He wants to be president for a week—and then resign.
For the past two years, Lawrence Lessig has led hundreds of people in a 185-mile walk across the state of New Hampshire in the middle of January.
Lessig and hundreds of members of the New Hampshire Rebellion—a cross-partisan group dedicated to getting big money out of politics—have twice walked for nearly two weeks through snow, ice, and sub-zero temperatures to raise awareness about corruption in politics.
The event began in 2014 to continue the work of New Hampshire-native Doris “Granny D” Haddock, who walked across the country when she was 88 years old with a sign across her chest advocating for campaign finance reform.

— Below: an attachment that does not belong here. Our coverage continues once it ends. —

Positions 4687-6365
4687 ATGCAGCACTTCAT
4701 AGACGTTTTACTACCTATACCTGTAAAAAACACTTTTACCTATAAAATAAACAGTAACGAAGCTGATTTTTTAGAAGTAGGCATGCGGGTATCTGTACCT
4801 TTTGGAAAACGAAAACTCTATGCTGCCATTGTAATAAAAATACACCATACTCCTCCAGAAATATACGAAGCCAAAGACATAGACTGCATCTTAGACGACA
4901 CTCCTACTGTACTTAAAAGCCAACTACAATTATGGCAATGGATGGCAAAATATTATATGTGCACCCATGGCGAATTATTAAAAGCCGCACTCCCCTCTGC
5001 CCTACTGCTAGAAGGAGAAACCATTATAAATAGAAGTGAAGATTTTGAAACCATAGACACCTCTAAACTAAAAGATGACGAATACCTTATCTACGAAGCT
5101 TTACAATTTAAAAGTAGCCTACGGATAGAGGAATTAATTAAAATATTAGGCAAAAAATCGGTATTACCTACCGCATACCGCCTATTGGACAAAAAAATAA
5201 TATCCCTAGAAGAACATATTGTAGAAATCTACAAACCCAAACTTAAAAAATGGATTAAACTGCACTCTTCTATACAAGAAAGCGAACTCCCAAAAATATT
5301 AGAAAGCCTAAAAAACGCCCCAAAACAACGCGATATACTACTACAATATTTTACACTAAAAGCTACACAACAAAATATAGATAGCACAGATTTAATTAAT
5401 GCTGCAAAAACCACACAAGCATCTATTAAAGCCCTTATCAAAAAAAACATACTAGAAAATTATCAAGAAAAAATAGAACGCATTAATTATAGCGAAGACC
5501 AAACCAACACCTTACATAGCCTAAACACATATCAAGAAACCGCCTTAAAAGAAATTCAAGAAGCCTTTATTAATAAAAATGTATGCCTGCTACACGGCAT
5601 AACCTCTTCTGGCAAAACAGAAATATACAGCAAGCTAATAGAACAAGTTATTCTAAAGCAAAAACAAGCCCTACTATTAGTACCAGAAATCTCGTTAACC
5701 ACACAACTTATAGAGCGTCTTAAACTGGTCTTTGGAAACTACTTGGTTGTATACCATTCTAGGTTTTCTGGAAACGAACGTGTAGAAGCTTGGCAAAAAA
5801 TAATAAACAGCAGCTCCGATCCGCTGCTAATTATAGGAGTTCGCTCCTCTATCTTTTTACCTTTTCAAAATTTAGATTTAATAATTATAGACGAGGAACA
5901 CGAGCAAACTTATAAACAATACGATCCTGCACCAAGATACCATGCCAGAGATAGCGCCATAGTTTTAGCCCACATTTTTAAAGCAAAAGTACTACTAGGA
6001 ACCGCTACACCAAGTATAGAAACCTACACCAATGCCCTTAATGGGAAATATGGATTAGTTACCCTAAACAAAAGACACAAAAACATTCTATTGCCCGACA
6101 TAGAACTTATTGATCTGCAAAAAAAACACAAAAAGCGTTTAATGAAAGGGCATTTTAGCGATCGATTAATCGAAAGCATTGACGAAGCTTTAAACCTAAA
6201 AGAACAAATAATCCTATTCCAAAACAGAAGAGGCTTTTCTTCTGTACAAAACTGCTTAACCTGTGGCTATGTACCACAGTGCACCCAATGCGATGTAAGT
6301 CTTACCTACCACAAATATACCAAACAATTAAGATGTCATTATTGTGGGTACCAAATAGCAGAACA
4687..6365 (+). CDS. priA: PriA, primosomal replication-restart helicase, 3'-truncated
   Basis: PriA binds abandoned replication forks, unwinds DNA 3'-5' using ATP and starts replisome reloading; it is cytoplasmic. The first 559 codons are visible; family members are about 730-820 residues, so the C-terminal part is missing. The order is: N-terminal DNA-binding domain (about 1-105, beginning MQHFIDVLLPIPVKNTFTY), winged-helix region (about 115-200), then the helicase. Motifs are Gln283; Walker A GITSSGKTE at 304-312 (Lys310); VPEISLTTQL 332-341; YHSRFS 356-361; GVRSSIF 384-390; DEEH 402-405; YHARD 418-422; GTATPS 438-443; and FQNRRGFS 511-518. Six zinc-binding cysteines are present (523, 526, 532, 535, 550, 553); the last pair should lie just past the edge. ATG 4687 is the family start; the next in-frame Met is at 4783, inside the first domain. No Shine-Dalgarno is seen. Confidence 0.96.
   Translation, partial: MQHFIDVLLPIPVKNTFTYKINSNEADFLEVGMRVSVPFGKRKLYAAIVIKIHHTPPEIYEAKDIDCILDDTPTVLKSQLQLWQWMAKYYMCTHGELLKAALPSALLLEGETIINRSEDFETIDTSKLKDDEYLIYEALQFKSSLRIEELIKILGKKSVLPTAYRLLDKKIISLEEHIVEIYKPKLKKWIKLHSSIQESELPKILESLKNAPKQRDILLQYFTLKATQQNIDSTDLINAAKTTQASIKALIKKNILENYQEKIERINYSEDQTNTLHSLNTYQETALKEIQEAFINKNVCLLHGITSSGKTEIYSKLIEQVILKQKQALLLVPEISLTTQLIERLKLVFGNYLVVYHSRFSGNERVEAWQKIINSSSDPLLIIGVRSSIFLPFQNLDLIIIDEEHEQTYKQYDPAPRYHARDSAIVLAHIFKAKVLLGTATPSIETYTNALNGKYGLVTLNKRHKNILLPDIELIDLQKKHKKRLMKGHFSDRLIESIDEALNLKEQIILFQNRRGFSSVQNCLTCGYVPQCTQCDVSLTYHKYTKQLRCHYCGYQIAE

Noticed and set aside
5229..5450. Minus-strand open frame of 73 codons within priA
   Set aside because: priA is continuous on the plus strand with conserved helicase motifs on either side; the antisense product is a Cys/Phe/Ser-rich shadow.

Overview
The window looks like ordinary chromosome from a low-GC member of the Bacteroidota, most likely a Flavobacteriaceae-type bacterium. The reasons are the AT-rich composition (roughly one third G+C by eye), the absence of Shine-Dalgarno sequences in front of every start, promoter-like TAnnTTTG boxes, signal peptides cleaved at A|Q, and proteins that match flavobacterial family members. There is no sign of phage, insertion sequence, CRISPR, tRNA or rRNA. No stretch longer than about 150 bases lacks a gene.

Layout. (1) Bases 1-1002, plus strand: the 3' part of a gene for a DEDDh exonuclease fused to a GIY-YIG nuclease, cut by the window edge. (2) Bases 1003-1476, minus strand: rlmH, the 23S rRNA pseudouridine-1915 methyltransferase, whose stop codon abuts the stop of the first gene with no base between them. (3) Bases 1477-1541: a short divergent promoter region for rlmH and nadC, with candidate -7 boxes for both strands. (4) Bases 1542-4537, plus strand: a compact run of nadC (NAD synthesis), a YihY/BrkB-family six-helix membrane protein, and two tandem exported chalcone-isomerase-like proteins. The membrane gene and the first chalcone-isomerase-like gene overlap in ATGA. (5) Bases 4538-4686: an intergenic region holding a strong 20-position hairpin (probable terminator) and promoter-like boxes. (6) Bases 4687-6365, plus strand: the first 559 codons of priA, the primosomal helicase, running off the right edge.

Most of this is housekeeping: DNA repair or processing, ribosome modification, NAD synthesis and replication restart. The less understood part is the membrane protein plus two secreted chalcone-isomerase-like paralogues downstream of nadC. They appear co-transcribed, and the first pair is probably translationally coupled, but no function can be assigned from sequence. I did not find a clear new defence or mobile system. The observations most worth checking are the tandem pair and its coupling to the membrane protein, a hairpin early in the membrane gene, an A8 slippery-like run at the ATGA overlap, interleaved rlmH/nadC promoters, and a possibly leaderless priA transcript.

Lessig views his message in step with hers.
Speaking in front of a crowd of over 4,000 people at the New Hampshire Democratic Convention last Saturday, the Harvard Law professor pointed to his walks across the state as motivation to enter the 2016 presidential race.
“I was able to emphasize the way in which that experience convinced me that this experience is an issue Republicans, Democrats, and Americans alike care about,” Lessig said in an interview with The Heights on Sunday.
Presidential candidates do not typically promise to vacate the White House once they get in office, but Lessig said that is exactly what he will do as he seeks the 2016 Democratic nomination. If elected, the quirky Harvard professor explained he would only serve as president as long as it takes to pass a series of electoral reforms he is promoting through Congress. He will then immediately resign and let his vice president take over office.
“They [Clinton and Sanders] will not bring the American people around to the resolution that we need to change the way campaigns are funded”